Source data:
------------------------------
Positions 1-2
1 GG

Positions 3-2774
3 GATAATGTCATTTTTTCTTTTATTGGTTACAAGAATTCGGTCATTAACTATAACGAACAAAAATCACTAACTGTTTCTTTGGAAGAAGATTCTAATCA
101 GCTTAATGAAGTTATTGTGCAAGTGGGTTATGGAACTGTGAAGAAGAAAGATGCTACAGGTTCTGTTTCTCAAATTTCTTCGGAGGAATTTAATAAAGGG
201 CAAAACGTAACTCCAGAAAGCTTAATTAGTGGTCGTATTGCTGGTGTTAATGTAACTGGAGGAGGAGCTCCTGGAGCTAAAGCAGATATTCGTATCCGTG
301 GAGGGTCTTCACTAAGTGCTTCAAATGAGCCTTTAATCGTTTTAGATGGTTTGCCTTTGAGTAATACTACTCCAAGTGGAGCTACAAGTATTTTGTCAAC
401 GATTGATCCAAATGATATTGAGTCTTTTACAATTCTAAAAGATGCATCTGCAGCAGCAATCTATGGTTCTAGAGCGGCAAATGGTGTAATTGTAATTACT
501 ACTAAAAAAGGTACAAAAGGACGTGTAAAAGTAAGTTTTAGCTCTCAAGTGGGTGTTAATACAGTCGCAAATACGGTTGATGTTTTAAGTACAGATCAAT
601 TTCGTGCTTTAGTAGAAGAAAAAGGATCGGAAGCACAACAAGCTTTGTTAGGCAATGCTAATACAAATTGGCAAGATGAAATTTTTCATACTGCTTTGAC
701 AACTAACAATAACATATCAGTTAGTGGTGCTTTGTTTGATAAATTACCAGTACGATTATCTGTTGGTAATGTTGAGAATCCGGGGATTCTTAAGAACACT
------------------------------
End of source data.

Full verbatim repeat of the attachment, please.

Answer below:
Positions 1-2
1 GG

Positions 3-2774
3 GATAATGTCATTTTTTCTTTTATTGGTTACAAGAATTCGGTCATTAACTATAACGAACAAAAATCACTAACTGTTTCTTTGGAAGAAGATTCTAATCA
101 GCTTAATGAAGTTATTGTGCAAGTGGGTTATGGAACTGTGAAGAAGAAAGATGCTACAGGTTCTGTTTCTCAAATTTCTTCGGAGGAATTTAATAAAGGG
201 CAAAACGTAACTCCAGAAAGCTTAATTAGTGGTCGTATTGCTGGTGTTAATGTAACTGGAGGAGGAGCTCCTGGAGCTAAAGCAGATATTCGTATCCGTG
301 GAGGGTCTTCACTAAGTGCTTCAAATGAGCCTTTAATCGTTTTAGATGGTTTGCCTTTGAGTAATACTACTCCAAGTGGAGCTACAAGTATTTTGTCAAC
401 GATTGATCCAAATGATATTGAGTCTTTTACAATTCTAAAAGATGCATCTGCAGCAGCAATCTATGGTTCTAGAGCGGCAAATGGTGTAATTGTAATTACT
501 ACTAAAAAAGGTACAAAAGGACGTGTAAAAGTAAGTTTTAGCTCTCAAGTGGGTGTTAATACAGTCGCAAATACGGTTGATGTTTTAAGTACAGATCAAT
601 TTCGTGCTTTAGTAGAAGAAAAAGGATCGGAAGCACAACAAGCTTTGTTAGGCAATGCTAATACAAATTGGCAAGATGAAATTTTTCATACTGCTTTGAC
701 AACTAACAATAACATATCAGTTAGTGGTGCTTTGTTTGATAAATTACCAGTACGATTATCTGTTGGTAATGTTGAGAATCCGGGGATTCTTAAGAACACT